The year's end is soon upon us, and millions of revellers from around the world will be taking to the streets on December 31 to celebrate the end of 2015 and herald the beginning of 2016. But how do people celebrate the New Year around the world? We've picked 10 of the best cities to celebrate in - from Tokyo shrines to the beaches of Rio de Janeiro...
The future of the UN's new Global Goals and the promises to end extreme poverty, the health and well-being of those who are most vulnerable, and even the fate of peanut crops like Diallo's are all at stake as these world leaders return home to consider the promises made. What is needed next is action to ensure finance for adaptation goes where it's most needed, and that the poorest and most vulnerable are given priority.
The Paris Climate Change Conference (also known as COP21) is a political milestone in the global fight against climate change. All 195 participating countries agreed to the resulting Paris Agreement. I will examine the key lessons from the negotiations in five categories that matter the most: diplomacy, politics, law, business and economics.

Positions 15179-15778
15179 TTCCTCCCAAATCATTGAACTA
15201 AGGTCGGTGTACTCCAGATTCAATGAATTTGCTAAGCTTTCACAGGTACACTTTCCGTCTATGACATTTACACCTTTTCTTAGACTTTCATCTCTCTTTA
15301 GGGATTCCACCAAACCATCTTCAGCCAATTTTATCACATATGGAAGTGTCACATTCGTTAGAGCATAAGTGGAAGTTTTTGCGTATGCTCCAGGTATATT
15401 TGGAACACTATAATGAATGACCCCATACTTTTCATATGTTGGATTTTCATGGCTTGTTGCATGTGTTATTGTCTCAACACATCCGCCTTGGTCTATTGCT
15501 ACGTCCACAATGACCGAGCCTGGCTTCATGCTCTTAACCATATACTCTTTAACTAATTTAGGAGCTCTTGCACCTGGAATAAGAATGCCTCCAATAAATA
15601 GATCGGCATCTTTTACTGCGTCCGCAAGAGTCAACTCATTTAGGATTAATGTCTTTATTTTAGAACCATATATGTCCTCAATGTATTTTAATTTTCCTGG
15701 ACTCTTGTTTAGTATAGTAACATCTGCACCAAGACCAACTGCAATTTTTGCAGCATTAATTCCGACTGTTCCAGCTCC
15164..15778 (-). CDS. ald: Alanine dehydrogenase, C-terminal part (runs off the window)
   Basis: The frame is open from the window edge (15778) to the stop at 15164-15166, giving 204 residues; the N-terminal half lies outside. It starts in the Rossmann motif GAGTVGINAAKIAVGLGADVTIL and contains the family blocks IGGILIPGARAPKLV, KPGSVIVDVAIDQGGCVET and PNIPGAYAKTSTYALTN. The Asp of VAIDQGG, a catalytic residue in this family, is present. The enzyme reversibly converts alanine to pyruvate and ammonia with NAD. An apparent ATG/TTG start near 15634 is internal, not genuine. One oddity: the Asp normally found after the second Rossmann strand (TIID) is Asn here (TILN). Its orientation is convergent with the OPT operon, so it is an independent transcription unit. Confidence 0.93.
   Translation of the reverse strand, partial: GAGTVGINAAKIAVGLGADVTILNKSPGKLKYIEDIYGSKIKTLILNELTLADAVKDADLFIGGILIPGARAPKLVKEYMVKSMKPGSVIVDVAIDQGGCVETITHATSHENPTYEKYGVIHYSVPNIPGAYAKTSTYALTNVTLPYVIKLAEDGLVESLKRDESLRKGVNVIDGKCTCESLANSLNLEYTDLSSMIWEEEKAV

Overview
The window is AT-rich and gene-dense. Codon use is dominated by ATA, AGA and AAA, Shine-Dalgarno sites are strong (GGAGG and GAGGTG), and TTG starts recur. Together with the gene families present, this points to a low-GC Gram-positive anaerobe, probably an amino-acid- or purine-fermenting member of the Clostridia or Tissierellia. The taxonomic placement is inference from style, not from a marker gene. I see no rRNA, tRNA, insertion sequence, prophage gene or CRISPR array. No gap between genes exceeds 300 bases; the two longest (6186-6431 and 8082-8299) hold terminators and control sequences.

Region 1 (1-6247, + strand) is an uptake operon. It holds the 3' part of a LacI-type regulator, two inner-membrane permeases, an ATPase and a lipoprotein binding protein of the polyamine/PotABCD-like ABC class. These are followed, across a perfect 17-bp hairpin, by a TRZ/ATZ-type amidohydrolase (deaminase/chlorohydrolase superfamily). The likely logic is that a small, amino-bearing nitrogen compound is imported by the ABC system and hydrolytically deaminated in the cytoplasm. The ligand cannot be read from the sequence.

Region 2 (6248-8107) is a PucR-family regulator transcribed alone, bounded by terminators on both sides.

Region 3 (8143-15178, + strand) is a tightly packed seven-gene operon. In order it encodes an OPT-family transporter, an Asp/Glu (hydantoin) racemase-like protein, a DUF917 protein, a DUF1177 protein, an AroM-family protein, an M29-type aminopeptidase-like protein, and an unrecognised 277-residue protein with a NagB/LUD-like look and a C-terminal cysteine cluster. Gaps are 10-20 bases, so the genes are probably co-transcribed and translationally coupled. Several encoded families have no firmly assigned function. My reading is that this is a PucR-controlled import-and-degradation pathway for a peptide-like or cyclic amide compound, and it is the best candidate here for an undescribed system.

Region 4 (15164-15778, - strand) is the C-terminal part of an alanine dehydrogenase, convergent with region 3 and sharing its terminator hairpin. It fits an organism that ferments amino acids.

As I write this, thousands are gathering in Paris to urge world leaders to make a binding commitment to tackle climate change. I have to admit - I feel guilty for not being amongst them, for not doing my bit to swell the ranks and help in raising awareness of a cause that has such global significance.
What we are experiencing in Paris amounts to a corporate coup aimed at preventing progress and effective solutions to our climate crisis. Now more than ever we need to advocate for system change rather than climate change, with climate activists planning creative ways to inform the public not only of the false solutions on offer, but the real solutions that will lead to positive change in our world.
Carbon-sink building materials, bike helmets which ionise particulate matter, monitoring PM2.5 levels at building sites and major traffic junctions. All seeming technologies of the future but all offering potential solutions to London's worsening air problem. It's time we have that conversation, before it's too late.
Our country's history plainly shows that the long term consequences of doing nothing in the face of fascism are far more significant than the short term comforts of retreating into isolation. So while air strikes may seem like an overly expensive, dangerous and risky gesture of solidarity for France and the other innocents who have died at the hands of ISIS, as I've attempted to show, there is no real alternative...